Travelers' child laid in a manger,
refugee to Egypt bound,
pilgrim youth, yet not a stranger
when your Father's house you found:
Christ, who set aside your glory
to reclaim our wayward race,
help us read salvation's story
in each passing heart and face.
Guest who vintaged wine from water,
wand'ring healer brimmed with balm,
foreigner whose hearer brought her
heart-thirst to your well of calm:
Savior, may we see our neighbor
as an emblem of your care;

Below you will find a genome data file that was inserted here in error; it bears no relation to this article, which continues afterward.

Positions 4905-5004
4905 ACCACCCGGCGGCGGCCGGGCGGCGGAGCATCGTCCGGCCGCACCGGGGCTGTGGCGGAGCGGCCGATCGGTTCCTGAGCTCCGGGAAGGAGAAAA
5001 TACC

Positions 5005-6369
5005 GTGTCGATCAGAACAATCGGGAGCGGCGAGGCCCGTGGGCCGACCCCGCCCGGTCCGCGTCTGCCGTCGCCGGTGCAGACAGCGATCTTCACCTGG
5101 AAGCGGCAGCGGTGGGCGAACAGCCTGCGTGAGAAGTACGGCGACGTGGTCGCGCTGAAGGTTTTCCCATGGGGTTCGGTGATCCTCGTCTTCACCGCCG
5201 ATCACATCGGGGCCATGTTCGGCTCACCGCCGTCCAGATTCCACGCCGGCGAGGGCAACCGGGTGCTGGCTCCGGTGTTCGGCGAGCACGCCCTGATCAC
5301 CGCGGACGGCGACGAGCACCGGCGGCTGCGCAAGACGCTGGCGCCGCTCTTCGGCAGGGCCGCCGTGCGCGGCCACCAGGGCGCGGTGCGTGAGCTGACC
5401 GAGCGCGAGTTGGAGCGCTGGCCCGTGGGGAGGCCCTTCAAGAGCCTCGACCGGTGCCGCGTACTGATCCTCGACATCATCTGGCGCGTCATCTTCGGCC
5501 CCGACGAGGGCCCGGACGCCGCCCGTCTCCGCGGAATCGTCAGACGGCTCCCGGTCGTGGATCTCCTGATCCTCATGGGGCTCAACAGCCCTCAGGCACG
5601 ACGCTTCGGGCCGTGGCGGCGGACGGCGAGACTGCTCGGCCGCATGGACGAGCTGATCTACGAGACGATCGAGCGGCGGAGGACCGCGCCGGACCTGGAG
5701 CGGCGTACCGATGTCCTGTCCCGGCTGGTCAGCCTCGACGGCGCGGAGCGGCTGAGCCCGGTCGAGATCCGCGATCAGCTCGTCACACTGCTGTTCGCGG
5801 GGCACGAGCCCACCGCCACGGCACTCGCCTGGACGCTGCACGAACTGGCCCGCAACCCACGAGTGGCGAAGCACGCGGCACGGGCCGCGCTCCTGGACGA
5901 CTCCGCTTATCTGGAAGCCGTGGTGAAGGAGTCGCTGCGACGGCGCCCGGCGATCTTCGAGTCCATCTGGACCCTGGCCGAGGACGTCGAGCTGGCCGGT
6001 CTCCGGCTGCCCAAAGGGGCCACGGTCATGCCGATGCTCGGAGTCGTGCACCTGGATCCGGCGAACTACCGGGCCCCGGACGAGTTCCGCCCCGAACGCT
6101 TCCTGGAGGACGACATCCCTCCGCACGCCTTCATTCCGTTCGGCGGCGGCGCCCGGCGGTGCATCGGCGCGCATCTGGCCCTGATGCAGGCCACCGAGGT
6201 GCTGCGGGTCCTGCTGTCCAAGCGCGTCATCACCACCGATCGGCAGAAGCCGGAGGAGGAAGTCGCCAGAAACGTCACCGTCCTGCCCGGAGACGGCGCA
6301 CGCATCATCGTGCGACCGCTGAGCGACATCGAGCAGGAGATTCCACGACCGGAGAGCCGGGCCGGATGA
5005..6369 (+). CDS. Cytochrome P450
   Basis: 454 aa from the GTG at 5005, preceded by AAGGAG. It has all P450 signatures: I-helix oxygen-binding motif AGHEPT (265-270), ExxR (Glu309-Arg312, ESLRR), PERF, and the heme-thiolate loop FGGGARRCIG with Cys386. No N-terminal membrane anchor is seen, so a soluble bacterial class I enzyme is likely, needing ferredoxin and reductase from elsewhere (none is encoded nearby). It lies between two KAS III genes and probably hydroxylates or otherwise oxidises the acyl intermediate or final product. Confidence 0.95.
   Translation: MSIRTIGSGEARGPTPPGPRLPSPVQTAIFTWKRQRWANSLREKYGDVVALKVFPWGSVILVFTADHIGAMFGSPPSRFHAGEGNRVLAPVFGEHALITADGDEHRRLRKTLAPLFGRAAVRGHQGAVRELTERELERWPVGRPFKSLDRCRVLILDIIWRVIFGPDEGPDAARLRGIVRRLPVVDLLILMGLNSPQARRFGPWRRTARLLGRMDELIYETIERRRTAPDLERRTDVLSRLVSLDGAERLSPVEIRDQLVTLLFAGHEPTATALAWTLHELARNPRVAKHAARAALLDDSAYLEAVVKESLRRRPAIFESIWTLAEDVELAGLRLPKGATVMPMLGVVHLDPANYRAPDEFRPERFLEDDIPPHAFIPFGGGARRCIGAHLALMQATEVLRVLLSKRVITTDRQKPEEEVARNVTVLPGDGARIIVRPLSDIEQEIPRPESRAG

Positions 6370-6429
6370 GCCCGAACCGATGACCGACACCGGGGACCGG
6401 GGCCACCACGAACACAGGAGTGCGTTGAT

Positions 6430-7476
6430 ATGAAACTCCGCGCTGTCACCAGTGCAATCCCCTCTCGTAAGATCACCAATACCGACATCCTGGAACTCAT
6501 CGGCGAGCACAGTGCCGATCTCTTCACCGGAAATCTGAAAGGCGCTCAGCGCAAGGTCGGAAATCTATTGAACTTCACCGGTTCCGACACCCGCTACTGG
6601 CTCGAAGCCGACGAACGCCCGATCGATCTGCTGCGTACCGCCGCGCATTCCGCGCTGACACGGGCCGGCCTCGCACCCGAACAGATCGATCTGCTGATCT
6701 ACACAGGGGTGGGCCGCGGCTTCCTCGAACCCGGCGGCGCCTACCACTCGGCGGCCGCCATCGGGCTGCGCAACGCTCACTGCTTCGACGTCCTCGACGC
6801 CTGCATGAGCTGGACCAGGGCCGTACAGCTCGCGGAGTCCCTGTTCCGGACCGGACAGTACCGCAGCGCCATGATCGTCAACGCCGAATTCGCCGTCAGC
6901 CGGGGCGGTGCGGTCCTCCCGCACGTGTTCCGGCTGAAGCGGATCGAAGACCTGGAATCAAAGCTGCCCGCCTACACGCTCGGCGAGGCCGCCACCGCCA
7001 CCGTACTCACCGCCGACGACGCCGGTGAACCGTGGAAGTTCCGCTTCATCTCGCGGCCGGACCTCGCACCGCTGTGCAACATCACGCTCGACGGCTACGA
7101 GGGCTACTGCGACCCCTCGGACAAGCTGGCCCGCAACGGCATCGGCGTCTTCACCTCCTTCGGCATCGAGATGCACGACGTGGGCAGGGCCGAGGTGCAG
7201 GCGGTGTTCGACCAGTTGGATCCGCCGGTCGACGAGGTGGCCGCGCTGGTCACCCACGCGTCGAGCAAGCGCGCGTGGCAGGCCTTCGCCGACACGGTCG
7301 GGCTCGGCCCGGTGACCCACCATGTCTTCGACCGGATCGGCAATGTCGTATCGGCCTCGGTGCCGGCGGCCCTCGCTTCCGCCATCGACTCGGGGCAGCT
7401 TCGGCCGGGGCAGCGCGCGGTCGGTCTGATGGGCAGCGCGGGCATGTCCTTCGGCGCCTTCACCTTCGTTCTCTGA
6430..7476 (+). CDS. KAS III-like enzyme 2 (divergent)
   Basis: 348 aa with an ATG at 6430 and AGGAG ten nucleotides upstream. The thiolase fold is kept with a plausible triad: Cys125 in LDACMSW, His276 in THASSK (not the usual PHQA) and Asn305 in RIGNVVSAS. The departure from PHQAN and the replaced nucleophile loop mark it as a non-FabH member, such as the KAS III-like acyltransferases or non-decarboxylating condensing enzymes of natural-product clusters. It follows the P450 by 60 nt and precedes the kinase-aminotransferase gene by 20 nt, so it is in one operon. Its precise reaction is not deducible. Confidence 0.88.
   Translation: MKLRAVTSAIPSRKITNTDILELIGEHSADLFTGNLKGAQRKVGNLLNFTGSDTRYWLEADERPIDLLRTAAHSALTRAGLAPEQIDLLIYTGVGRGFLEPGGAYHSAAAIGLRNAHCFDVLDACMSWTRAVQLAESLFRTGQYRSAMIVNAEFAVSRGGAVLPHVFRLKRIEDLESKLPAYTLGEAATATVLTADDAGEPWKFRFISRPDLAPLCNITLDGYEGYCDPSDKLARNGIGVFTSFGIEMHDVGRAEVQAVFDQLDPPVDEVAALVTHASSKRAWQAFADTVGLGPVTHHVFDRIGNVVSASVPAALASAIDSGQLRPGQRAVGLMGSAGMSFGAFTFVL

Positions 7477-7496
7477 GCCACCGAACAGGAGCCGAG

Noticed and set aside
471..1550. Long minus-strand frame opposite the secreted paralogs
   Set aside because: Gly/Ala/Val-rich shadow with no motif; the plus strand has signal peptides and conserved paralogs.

in our leisure and our labor
give us grace to find you there.
Homeless squatter in a garden,
feaster in a rented room,
scapegoat for another's pardon,
sleeper in a borrowed tomb:
Jesus, outcast and offender
to those certain of God's will,
rend the veils of race and gender,
wealth and health, that shroud us still.
Strange wayfarer to Emmaus,
vague form on the distant shore,
fright to friends ("Does sense betray us?")
when you stood with them once more:
risen Lord, be there to meet us
when life dawns eternally;
may your promised blessing greet us,
"In all these you welcomed me."